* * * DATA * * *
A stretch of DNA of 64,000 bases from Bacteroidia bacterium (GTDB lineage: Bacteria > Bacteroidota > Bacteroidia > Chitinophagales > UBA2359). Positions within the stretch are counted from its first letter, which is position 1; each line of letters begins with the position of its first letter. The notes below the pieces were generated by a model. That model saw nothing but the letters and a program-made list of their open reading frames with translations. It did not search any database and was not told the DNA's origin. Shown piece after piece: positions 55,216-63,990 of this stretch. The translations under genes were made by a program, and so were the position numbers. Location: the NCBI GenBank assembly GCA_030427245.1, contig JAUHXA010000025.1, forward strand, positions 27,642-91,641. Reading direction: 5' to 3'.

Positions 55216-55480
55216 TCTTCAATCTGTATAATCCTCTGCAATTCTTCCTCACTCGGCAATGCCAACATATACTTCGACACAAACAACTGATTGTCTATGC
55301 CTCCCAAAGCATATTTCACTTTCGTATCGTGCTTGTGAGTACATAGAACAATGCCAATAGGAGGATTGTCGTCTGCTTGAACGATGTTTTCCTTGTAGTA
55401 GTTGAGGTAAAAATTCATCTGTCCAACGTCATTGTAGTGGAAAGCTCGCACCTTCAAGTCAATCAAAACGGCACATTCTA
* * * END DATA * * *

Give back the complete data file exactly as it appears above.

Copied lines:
A stretch of DNA of 64,000 bases from Bacteroidia bacterium (GTDB lineage: Bacteria > Bacteroidota > Bacteroidia > Chitinophagales > UBA2359). Positions within the stretch are counted from its first letter, which is position 1; each line of letters begins with the position of its first letter. The notes below the pieces were generated by a model. That model saw nothing but the letters and a program-made list of their open reading frames with translations. It did not search any database and was not told the DNA's origin. Shown piece after piece: positions 55,216-63,990 of this stretch. The translations under genes were made by a program, and so were the position numbers. Location: the NCBI GenBank assembly GCA_030427245.1, contig JAUHXA010000025.1, forward strand, positions 27,642-91,641. Reading direction: 5' to 3'.

Positions 55216-55480
55216 TCTTCAATCTGTATAATCCTCTGCAATTCTTCCTCACTCGGCAATGCCAACATATACTTCGACACAAACAACTGATTGTCTATGC
55301 CTCCCAAAGCATATTTCACTTTCGTATCGTGCTTGTGAGTACATAGAACAATGCCAATAGGAGGATTGTCGTCTGCTTGAACGATGTTTTCCTTGTAGTA
55401 GTTGAGGTAAAAATTCATCTGTCCAACGTCATTGTAGTGGAAAGCTCGCACCTTCAAGTCAATCAAAACGGCACATTCTA